It’s not often you get invited on a personal tour of the red light district of Copenhagen, Denmark. Michelle Mildwater, of the anti-trafficking group Hope Now, is an impassioned activist. She walks me through the most notorious corners with a smile on her face.
“How are you?” she calls out to clusters of African women standing on the street. “Do you know who I am?” She hands them her business card and often condoms. She tells them where to find doctors and other help. Most of the younger women she approaches are nervous. They glance at her quickly, then ignore her or walk the other way.
On one corner, a group of older women are smoking cigarettes and laughing. They recognize Mildwater and greet her warmly. They chat about the cold weather, the lack of customers in winter and the bad situation back home - in this case Nigeria. One tall woman, calling herself Lucy, tells me that she had a cleaning job in Italy but lost it when the company went bankrupt in the recession. And now she’s on the street again. She shrugs it off.
When we leave, Mildwater leans over to tell me: “They’re probably the pimps, managing the other girls on the street.”
Mildwater describes the complex world of trafficked women from Africa. Many are first brought to Europe bound by “juju” contracts – promises to repay debt based on religion and superstition. One of the reasons trafficked women won’t turn in their pimps, she says, is because they believe they will literally lose their soul if they cooperate with police.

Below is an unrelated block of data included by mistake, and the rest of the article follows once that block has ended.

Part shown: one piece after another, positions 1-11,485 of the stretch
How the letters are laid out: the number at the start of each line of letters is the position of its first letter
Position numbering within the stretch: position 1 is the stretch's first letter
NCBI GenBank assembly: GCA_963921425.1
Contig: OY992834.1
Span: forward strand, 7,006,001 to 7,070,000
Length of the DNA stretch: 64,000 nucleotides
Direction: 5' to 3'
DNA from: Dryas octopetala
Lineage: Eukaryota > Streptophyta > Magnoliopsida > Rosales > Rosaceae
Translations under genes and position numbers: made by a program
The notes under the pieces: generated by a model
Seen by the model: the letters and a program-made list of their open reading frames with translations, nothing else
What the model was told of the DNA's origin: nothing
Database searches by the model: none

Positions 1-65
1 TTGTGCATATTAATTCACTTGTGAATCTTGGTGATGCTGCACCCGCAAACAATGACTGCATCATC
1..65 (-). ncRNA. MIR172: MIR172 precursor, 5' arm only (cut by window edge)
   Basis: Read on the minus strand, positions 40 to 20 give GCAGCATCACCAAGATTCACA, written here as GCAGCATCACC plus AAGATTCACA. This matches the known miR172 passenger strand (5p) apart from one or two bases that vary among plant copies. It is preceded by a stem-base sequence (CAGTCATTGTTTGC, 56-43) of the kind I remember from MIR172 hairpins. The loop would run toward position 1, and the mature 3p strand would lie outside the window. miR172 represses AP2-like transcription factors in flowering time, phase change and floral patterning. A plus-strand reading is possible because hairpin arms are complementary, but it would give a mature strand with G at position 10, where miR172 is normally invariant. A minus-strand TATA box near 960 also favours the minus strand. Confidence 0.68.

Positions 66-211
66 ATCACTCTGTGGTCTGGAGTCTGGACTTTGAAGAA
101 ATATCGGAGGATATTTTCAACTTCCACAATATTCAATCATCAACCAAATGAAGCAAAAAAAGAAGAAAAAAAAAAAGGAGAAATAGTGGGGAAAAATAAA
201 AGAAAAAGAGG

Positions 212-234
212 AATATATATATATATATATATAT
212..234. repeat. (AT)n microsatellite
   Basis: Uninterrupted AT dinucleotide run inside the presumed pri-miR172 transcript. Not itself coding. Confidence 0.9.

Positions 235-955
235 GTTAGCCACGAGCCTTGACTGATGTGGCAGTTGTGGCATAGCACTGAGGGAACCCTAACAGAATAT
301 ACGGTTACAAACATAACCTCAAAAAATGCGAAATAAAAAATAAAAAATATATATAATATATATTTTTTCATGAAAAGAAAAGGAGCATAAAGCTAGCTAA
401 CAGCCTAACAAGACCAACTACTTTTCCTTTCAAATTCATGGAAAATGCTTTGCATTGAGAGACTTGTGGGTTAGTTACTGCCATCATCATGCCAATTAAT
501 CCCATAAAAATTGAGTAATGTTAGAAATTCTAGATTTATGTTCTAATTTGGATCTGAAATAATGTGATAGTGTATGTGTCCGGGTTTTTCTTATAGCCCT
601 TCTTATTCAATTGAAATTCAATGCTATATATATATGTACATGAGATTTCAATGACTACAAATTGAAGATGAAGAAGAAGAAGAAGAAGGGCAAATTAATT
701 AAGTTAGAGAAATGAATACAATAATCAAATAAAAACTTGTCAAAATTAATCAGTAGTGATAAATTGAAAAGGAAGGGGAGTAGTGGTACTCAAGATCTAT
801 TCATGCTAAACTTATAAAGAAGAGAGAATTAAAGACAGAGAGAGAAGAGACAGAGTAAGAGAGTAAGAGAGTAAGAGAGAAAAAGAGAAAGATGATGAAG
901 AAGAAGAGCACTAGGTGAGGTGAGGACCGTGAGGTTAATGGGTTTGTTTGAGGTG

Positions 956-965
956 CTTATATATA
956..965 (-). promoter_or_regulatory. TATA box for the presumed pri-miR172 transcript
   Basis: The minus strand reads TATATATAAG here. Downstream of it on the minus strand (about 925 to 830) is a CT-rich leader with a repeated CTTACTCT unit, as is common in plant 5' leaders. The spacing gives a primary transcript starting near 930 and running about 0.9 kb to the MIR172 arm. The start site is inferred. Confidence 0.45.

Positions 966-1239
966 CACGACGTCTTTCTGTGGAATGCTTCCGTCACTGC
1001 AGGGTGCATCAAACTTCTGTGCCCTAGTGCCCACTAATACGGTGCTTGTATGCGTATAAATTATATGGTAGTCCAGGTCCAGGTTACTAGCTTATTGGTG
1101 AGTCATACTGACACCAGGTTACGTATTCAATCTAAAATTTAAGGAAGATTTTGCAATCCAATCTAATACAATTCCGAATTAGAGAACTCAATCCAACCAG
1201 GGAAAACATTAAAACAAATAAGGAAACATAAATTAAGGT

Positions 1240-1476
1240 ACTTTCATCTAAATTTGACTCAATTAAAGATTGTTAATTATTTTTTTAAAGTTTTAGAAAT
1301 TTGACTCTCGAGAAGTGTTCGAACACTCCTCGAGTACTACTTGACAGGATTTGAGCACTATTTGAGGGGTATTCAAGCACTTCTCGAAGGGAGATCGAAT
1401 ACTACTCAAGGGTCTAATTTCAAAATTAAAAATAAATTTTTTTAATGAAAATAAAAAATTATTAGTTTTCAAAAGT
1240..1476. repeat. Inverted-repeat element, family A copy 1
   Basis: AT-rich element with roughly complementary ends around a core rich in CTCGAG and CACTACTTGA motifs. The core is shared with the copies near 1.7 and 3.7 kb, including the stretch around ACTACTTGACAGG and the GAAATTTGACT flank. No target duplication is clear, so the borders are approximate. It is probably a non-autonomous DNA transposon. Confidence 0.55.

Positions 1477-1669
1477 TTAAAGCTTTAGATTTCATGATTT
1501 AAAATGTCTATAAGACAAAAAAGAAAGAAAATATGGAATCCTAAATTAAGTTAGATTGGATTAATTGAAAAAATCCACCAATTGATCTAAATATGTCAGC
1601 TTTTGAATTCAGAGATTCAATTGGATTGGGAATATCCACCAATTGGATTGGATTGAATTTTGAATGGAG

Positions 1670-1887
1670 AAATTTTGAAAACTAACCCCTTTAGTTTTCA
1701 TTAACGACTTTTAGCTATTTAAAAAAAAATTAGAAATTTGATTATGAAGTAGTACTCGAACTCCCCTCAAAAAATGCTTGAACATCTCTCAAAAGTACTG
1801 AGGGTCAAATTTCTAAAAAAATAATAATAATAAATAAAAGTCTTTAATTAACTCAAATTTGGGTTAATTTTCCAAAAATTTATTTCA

But those same women may try to work their way out of the trade by becoming a “manager” - a pimp or recruiter for new victims.
It’s a vicious circle.
In Sweden, we are taken for a tour of a different kind: inside a safe house for trafficked women. All the available spaces are full.
There is a large, warm kitchen, a dining room and a playroom for children. The walls are lined with smiling baby photos, either born here or trafficked alongside their mothers.
Here we met “Laura,” not her real name. It’s hard to imagine her as a victim of trafficking. She is bubbly and fun, speaks her mind. She tells us how this interview is going to be: no faces, no names. She slips on a black hoodie to cover her hair, sits down and starts telling us her story.
“The guys, two guys, they drove us to this apartment. They took our passports. And I start to fight with one of the guys. I said, no, no give it back. I didn’t want to give my passport. So because I start to fight with him, he beat me up, and after this he raped me."
She says it so matter-of-factly, so bluntly, that I’m a bit taken a back. But this is how Laura has become a survivor, not a victim, of trafficking. She has confronted her past head-on.
Sold into sexual slavery by her “boyfriend,” Laura escaped her captors only to end up on the street on drugs and pregnant. It’s a horrific story but this one has a happy ending.
Laura remains dry-eyed until she talks about her new home.
“I was at the street, I was six-months pregnant. I didn’t know what to do, where to go. I didn’t know anything.”
She broke down in tears at this point and it was hard for me not to cry as well.
“When they called me and said yes come here. I saw my room. I couldn’t believe it.” She told me “I thought: No, this can’t be happening to me. It can’t be. Because all the time, I just had very bad things in my mind. I’ve been living here for one year, two months. It’s been the happiest time of my life.”
I’ll be hearing more stories like this through CNN’s Freedom Project. I only hope that more of them will also end happily, like Laura's.